As for Fragment of Fear‘s “non-ending” ending…well, what else did you expect? A clear answer to what previously happened? That’s not the point of Fragment of Fear. Even in the hot, sunny, bright Pompeii locations of the film’s opening, Dehn and Sarafian lets us know that reality is murky, at best, as Sarafian stages a brilliant foreshadowing shot of that dark reality to come: a swarm of flies hovering over the body’s location, blotting the brilliantly blue sky, as the tour guide sullenly ignores their significance.


Giving a concrete answer to what is happening to Hemmings would ruin all of the mystery and portents of the preceding events. To come right out and say, “Oh, he’s crazy,” or “Oh, it’s British Intelligence shutting him up,” would bring down the whole dreamy/nightmarish structure, giving pedestrian worldliness to what should remain “otherworldly,” while letting the audience off the hook: an explanation provides relief for the confused mind. I would imagine most viewers will see the final sequence on the train where Hemmings openly hallucinates, along with the final shot of him being pushed around in a wheelchair by Hunnicutt, as evidence that the whole nefarious plot was of his imagining. And they could be right.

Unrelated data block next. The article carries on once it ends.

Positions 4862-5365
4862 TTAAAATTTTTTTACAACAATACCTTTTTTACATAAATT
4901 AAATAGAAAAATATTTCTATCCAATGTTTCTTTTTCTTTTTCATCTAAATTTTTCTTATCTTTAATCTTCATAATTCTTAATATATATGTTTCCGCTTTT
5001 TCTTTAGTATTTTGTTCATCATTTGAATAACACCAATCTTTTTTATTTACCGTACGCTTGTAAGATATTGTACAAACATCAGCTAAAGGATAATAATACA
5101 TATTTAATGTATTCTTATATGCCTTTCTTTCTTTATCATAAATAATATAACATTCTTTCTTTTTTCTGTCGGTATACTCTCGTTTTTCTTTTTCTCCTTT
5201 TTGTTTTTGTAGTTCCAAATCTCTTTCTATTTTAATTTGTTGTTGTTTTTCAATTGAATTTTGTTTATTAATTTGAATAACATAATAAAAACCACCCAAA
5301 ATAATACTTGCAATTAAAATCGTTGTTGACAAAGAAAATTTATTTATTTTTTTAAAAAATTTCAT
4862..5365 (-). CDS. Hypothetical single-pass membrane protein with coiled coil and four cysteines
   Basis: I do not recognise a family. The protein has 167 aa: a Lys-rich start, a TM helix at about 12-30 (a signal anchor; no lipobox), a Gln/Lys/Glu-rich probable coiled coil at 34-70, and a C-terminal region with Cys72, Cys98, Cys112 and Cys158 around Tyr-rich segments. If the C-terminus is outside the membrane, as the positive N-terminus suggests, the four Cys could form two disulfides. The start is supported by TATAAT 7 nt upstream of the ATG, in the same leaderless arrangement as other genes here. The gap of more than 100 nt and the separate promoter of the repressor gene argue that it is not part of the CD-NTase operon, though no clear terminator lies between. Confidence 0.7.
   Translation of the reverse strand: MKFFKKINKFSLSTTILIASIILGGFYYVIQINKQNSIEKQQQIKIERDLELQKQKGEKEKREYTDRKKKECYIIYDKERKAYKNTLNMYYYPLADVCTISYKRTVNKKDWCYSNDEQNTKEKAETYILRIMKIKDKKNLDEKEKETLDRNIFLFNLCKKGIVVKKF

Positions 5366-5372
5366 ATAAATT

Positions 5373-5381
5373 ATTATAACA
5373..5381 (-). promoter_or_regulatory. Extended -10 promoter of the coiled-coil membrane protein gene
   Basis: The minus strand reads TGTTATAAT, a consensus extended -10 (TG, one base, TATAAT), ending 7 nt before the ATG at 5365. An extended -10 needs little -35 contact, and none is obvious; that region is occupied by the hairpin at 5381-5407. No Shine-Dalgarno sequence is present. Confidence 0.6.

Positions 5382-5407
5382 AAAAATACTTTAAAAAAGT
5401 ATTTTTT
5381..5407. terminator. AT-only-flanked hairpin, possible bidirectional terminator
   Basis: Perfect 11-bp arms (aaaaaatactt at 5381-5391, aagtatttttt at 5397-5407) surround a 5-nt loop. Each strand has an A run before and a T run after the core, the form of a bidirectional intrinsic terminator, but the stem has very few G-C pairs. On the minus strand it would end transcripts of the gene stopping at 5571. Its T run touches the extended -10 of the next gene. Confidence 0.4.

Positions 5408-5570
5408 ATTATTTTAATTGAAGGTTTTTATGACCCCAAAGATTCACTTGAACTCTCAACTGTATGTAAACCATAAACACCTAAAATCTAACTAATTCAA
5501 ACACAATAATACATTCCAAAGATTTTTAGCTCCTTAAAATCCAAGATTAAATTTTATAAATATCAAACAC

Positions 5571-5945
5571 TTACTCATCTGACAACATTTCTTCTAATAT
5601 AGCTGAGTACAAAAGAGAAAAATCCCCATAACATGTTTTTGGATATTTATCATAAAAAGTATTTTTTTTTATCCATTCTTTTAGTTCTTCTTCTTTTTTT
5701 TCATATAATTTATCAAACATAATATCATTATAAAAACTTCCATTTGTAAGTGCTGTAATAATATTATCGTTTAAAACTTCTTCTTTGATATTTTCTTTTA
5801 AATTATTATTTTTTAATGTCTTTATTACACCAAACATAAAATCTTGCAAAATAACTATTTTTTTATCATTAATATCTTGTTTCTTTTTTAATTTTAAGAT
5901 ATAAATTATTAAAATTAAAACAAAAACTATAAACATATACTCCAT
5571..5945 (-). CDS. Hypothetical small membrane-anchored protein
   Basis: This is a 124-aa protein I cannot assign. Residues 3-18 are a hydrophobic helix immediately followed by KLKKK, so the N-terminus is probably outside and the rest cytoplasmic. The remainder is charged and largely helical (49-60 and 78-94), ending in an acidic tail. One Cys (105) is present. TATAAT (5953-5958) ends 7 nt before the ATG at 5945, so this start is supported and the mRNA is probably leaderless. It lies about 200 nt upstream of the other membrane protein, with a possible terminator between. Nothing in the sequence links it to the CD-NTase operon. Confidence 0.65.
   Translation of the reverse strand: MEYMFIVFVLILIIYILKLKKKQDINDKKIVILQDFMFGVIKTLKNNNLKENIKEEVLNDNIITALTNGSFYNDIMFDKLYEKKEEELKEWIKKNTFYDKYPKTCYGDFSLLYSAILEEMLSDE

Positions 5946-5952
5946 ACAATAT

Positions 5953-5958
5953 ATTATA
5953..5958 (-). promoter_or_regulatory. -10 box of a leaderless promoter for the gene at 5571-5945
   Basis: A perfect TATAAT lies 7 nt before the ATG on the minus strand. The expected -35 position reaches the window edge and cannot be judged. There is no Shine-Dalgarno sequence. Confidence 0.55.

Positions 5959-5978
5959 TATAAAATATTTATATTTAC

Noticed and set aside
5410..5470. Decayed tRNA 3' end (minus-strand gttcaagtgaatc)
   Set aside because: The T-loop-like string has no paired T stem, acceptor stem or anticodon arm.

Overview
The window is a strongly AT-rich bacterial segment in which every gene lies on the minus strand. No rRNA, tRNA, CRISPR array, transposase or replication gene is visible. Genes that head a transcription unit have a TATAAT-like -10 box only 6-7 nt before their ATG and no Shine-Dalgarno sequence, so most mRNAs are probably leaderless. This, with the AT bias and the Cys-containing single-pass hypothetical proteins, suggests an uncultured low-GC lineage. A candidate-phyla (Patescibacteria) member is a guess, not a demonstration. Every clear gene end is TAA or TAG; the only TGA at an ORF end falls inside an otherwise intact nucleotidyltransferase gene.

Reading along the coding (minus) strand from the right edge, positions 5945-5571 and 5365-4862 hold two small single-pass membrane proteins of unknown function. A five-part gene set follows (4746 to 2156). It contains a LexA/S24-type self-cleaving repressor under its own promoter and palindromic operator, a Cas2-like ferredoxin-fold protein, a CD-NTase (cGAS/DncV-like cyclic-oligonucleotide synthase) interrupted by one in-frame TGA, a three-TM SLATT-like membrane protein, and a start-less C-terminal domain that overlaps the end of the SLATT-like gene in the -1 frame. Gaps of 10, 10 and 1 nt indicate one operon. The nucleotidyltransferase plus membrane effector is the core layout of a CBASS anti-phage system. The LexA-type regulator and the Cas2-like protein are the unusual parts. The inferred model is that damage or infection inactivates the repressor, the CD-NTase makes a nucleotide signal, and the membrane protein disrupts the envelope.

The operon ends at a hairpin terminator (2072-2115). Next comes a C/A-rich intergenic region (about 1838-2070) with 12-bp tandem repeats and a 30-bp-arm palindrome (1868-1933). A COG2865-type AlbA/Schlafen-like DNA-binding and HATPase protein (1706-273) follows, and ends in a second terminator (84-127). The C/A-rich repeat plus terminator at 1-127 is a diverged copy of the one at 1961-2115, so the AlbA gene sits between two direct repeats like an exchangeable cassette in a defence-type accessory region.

However…those scenes could also indicate that whatever plot that was initiated against Hemmings has succeeded, just as Massey told him it would: Hemmings was marginalized right out of anyone believing him about a criminal organization used for blackmail/espionage. And those previous viewers, who were so sure about the final scenes…would be wrong. All perverse red herrings and paranoid delusions, Fragment of Fear depends on its atmosphere alone, brilliantly achieving a genuinely frightening waking nightmare world where the viewer can’t be sure of what is, or isn’t, reality. And who, in the end, wants an answer to that?